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In a bid to mark its presence in the digital wallet services, Amazon India has applied for a semi-closed wallet license with the Reserve Bank of India, reported TOI, citing sources.

The company has filed for a wallet license through its subsidiary, Amazon Online Distribution Services, which offers payment solutions to merchants, including its online payment solution, ‘Pay With Amazon’ that allows merchants to sell through their own websites.

Currently, Amazon’s Indian arm has a wallet in the form of gift cards that are used by customers for making purchases on its online marketplace. These cards are powered by Bangalore-based gift card technology and retail startup QwikCilver Solutions, in which Amazon had picked up a minority stake in 2014. In 2013, QwikCilver had secured a five year semi-closed wallet license from RBI.

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Earlier this month, Amazon India announced to launch its own digital wallet services to optimise their businesses. Last month, the company had bought Noida-based online payment solutions provider EMVANTAGE Payments Pvt Ltd, for an undisclosed amount, and had also hired former Citi banker Sriraman Jagannathan to spearhead the launch of the digital wallet. Sriraman was instrumental in launching telecom operator Bharti Airtel’s digital wallet, Airtel Money, in 2012.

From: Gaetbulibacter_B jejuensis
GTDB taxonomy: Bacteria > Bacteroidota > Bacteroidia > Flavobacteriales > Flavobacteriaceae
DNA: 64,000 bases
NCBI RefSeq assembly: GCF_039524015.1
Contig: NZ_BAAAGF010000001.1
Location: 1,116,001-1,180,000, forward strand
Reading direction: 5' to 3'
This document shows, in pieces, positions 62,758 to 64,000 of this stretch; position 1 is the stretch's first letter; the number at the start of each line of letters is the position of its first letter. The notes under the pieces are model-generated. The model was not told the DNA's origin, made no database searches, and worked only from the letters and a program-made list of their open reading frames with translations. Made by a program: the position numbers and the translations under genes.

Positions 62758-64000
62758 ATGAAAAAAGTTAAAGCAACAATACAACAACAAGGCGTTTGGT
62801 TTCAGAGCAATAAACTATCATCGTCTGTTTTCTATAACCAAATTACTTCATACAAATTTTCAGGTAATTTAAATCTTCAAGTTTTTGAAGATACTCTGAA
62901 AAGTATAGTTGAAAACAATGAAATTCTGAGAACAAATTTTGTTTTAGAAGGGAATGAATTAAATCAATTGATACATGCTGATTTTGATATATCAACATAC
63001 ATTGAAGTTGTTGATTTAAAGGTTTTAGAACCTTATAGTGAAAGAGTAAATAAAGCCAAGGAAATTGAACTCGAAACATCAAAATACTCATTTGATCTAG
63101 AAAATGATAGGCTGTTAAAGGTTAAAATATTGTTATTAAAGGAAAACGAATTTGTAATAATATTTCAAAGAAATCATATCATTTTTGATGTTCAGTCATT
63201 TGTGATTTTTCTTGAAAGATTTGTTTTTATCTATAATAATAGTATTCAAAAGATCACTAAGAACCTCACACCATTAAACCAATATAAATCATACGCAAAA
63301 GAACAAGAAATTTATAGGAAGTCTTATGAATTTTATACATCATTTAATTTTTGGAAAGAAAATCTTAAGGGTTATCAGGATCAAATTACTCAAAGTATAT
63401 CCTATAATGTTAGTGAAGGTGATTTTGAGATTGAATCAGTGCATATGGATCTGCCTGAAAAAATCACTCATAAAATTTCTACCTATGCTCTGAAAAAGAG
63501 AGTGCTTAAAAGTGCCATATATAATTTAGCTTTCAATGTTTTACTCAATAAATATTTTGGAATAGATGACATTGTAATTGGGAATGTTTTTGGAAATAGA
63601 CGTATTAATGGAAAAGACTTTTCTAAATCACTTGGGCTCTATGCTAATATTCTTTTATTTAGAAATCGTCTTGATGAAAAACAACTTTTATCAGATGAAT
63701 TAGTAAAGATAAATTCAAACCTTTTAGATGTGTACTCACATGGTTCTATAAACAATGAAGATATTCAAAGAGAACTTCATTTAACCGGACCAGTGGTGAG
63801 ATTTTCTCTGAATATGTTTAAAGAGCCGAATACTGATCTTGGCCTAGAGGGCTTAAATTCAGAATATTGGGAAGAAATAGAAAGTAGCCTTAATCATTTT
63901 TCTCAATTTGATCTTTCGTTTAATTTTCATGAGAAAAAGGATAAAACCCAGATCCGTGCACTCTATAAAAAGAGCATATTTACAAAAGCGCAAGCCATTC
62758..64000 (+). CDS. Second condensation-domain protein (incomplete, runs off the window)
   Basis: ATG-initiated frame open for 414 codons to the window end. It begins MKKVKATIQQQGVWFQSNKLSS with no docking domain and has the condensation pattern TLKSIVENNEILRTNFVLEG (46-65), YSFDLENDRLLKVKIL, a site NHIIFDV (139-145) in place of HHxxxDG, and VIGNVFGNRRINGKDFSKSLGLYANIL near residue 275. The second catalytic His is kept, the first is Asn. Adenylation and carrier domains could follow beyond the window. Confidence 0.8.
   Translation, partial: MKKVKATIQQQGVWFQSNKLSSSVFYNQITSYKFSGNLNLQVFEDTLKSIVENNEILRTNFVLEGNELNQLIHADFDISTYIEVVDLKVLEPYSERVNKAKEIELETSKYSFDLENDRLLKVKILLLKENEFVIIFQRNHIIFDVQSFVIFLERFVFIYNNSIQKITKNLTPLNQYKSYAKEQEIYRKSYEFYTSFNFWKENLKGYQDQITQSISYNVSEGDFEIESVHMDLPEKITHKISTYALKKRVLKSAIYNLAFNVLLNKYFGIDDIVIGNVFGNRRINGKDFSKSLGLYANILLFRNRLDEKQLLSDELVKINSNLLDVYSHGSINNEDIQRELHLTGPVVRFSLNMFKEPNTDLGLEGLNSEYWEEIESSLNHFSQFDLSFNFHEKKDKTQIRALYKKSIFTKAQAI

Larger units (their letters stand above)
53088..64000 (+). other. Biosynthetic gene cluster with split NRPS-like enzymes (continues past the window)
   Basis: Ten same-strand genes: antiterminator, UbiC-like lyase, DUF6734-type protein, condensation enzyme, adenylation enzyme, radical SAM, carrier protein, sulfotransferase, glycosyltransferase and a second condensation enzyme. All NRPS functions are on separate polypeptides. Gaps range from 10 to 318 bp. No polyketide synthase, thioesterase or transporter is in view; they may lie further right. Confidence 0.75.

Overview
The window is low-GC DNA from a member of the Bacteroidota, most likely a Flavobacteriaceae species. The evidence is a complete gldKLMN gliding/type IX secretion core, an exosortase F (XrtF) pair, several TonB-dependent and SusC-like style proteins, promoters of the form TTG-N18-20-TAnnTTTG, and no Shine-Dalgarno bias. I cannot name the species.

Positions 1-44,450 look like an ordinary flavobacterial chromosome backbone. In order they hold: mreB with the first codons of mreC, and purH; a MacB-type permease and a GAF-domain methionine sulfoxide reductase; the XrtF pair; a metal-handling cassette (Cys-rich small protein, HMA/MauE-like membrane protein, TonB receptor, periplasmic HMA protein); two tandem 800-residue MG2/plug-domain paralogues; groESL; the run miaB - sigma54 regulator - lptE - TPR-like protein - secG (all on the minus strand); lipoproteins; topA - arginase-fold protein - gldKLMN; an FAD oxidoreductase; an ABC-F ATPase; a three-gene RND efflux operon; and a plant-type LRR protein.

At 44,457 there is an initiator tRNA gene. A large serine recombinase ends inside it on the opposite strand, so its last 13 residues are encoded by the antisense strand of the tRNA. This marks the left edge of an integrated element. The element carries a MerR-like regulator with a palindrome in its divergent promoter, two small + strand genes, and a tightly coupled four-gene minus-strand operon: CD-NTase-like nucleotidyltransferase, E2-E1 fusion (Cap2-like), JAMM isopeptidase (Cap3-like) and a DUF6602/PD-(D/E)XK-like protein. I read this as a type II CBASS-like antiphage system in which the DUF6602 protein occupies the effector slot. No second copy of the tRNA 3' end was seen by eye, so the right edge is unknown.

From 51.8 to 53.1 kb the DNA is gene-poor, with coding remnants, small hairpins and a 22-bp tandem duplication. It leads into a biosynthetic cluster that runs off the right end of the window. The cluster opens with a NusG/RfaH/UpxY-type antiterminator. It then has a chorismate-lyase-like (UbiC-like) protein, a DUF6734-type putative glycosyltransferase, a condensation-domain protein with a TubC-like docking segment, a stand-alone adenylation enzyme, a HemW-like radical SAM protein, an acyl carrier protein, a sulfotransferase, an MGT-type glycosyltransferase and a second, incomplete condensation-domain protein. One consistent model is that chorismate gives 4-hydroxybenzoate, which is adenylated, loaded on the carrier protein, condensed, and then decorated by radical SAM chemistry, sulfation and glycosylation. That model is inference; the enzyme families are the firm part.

As the major etailers in India compete to be biggest player in the market, they are focusing on four pillars of its business, namely ecommerce, logistics, payments and advertising. Setting up a firm’s own digital wallet gives them more control over transactions. The ecosystem saw similar developments in the recent past, which included Flipkart launching Flipkart Money. Alibaba-backed Paytm, Snapdeal-owned Freecharge, Mobikwik, Citrus Pay and Oxigen also have their own independent wallets.

However, in a recent development, ET reported that a few banks have raised the issue of regulatory arbitrage done by digital wallets, like Paytm, with the Indian Banks Association. The payments made by bank cards are subject to two-factor authentication, but wallets make payments without the customer having to enter a PIN or one-time password. Also, banks need to do a complete authentication of the customer under the ‘know your customer’ norms. Whereas, for digital wallets, KYC norms kick-in only if the value in the wallet is over INR 10,000.

Apart from this, banks have also raised the issue of some wallets allowing top-up through credit cards which can then be routed to a bank account and withdrawn without any charges.


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